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Kingdom of Travancore and the Travancore Royal Family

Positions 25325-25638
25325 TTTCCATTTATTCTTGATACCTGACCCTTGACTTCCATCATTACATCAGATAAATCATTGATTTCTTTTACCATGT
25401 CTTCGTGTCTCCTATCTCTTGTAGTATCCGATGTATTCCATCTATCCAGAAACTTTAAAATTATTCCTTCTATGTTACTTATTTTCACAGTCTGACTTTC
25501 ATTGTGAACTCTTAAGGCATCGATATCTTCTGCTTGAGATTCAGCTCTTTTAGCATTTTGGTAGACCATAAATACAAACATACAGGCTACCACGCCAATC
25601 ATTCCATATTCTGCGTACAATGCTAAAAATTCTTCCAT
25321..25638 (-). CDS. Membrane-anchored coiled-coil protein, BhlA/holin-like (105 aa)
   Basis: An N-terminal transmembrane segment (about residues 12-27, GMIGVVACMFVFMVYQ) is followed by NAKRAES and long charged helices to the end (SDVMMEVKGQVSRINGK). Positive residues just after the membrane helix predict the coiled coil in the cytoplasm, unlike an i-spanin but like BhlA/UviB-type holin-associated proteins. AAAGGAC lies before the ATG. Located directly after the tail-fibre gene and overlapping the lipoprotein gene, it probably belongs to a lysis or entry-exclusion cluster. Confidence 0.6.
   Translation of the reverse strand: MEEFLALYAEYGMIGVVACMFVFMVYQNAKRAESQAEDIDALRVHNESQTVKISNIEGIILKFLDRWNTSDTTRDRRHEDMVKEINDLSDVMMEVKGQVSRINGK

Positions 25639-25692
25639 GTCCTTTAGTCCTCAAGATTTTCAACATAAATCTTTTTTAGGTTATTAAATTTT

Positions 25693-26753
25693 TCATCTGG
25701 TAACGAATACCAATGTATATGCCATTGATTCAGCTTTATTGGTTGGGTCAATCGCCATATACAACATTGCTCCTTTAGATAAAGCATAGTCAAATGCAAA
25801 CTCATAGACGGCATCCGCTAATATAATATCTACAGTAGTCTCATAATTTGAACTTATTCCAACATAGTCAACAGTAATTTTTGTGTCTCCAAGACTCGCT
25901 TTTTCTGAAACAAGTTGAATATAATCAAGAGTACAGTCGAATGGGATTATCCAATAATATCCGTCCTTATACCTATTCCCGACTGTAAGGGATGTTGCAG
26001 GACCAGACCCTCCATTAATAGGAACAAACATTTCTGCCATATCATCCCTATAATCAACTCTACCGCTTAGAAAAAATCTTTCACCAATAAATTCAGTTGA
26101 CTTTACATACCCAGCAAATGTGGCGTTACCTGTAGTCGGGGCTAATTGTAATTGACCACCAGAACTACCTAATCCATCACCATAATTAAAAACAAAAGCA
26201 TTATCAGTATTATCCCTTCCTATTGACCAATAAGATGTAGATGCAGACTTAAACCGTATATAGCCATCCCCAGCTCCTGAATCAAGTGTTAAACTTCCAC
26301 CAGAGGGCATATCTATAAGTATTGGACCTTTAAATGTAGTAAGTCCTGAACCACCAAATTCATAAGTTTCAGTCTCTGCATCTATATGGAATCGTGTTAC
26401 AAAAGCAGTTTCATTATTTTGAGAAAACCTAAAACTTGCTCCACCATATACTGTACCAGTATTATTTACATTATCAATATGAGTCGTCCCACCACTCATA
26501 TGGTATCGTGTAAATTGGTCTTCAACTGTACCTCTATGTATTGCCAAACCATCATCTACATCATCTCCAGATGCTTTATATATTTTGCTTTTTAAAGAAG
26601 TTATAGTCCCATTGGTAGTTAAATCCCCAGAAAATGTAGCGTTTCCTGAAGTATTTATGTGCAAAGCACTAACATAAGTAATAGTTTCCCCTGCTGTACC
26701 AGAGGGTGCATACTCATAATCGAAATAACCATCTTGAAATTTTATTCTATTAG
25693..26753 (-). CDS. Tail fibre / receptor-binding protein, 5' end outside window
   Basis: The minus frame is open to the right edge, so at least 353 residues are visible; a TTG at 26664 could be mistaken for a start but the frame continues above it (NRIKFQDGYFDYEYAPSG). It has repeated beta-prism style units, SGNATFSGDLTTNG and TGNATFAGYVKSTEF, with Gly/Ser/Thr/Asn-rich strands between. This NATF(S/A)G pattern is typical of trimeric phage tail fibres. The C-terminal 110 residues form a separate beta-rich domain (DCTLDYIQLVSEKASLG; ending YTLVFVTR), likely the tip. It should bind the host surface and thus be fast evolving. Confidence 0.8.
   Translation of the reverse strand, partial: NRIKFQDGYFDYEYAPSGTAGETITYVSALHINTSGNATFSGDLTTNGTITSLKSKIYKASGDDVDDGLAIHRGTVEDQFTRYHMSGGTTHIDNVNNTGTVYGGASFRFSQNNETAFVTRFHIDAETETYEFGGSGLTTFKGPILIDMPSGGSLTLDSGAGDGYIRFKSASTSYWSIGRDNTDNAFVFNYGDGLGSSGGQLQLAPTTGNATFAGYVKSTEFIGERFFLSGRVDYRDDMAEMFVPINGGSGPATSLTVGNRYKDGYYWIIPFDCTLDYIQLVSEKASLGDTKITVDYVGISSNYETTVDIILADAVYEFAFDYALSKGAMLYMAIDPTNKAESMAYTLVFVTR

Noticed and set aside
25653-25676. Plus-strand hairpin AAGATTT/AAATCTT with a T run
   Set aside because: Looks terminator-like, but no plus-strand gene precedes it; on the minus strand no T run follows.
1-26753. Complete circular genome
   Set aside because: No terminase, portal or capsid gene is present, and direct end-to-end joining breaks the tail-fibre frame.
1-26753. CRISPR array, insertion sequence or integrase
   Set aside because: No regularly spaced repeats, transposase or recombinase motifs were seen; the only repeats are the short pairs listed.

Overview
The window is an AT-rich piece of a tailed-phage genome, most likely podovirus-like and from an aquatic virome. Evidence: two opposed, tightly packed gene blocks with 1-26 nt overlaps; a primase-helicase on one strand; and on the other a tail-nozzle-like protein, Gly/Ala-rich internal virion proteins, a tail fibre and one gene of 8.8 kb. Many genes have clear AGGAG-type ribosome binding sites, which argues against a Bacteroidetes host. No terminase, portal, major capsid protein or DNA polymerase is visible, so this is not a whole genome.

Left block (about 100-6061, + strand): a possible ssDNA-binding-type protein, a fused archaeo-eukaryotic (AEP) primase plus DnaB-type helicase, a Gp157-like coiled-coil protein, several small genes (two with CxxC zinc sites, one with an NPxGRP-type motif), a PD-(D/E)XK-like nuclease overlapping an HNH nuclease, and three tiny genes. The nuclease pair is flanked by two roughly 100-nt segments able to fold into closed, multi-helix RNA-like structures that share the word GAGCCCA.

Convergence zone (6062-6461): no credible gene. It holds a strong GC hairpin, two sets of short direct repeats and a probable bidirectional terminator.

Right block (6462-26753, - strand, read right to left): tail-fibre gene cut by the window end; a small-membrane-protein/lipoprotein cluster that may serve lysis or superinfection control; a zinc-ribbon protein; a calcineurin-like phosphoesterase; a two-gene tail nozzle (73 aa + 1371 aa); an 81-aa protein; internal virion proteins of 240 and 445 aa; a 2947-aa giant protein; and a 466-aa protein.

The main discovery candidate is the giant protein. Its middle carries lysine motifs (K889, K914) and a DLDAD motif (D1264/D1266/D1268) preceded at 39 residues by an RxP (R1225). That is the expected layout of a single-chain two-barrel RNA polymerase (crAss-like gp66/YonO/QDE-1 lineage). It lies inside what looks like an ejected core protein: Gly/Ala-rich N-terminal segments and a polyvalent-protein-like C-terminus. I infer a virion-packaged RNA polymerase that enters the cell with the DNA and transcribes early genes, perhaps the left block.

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The Kingdom of Travancore ( /ˈtrævəŋkɔər/; Malayalam: തിരുവിതാംകൂര്‍, tiruvitāṁkūr ? [t̪iɾuʋit̪aːɱkuːr]) was a former Hindu feudal kingdom (till 1858) and Indian princely state that had been ruled by the Travancore Royal Family from the capital at Padmanabhapuram or Thiruvananthapuram. The Kingdom of Travancore at its zenith comprised most of modern day southern Kerala, Kanyakumari district, and the southernmost parts of Tamil Nadu. The official flag of the state was red with a dextrally-coiled silver conch shell (Turbinella pyrum) at its centre. The king of the state was accorded 19-gun salute, the second highest among the honorary gun salutes that were granted by the British Empire to honour the heads of the princely states. The state government took many progressive steps in the socioeconomic front and the state was one among the best of princely states, with reputed achievements in education, political administration, public work and social reforms.[1][2] King Marthanda Varma (1729–1758) founded the modern Kingdom of Travancore by militarily expanding the Kingdom of Venad. He hailed from the Kingdom of Thrippappur, one of the branches of the Venad royal family, who trace their origin back to the Ay kingdom and the Later Chera kingdom. In 1741, Travancore won the Battle of Colachel against the Dutch East India Company, resulting in the complete eclipse of Dutch power in the region. In this battle, the admiral of the Dutch, Eustachius De Lannoy, was captured; later he was utilized to modernize the Travancore army by introducing better firearms and artillery. The Travancore-Dutch War (1739–1753) is the earliest example of an Asian state overcoming a European power in war.[3] Travancore became the most powerful state in the Kerala region by defeating the Zamorin of Calicut in a battle at Purakkad. Ramayyan Dalawa, the Prime Minister (1737–1756) of Marthanda Varma, also played an important role in this consolidation and expansion. Travancore often allied with the English East India Company in military conflicts.[1] During the reign of Dharma Raja, Marthanda Varma's successor, Tipu Sultan, the de facto ruler of Kingdom of Mysore and the son of Hyder Ali attacked Travancore as a part of the Mysorean invasion of Kerala; this led to the famous Third Anglo-Mysore War, as Travancore had already allied with the British to seek protection from the potent assault from Tippu. In 1808 Travancore witnessed an armed rebellion against the British under the leadership of Velu Thampi Dalawa, the Prime Minister of Travancore, but was successfully quelled with the help of the British. Chithira Thirunal, the last king of Travancore, made the Temple Entry Proclamation in 1936 abolishing the ban on low-caste people from entering Hindu Temples. At the same time, C. P. Ramaswami Iyer, Chithira Thirunal's Prime Minister, is remembered for the ruthless suppression of a local struggle organised by the Communists, known as the Punnapra-Vayalar uprising. When United Kingdom accepted demands for a partition and announced its intention to quit India, the king of Travancore, Chithira Thirunal, issued a declaration of independence on June 18, 1947.[4][5][6] The declaration was unacceptable to the Government of India; many rounds of negotiation were conducted among the diwan, C. P. Ramaswami Iyer, and the Indian representatives. In July 23, 1947 they decided in favour of the accession to the Indian Union, pending approval by the king.[7][8][9] An assassination attempt on the diwan by the Communists on the July 25, 1947[5][6] caused to hasten the accession of Travancore state to the Indian Union.[5][6] Travancore and the princely state of Cochin merged on 1 July 1949 to form the Indian state of Travancore-Cochin. Later Travancore-Cochin joined with the Malabar district of the Madras State (modern day Tamil Nadu), on 1 November 1956, to form the Indian state of Kerala. Travancore (and Venad) was located at the extreme southern tip of the Indian subcontinent. Geographically, Travancore was divided into three climatically distinct regions: the eastern highlands (rugged and cool mountainous terrain), the central midlands (rolling hills), and the western lowlands (coastal plains).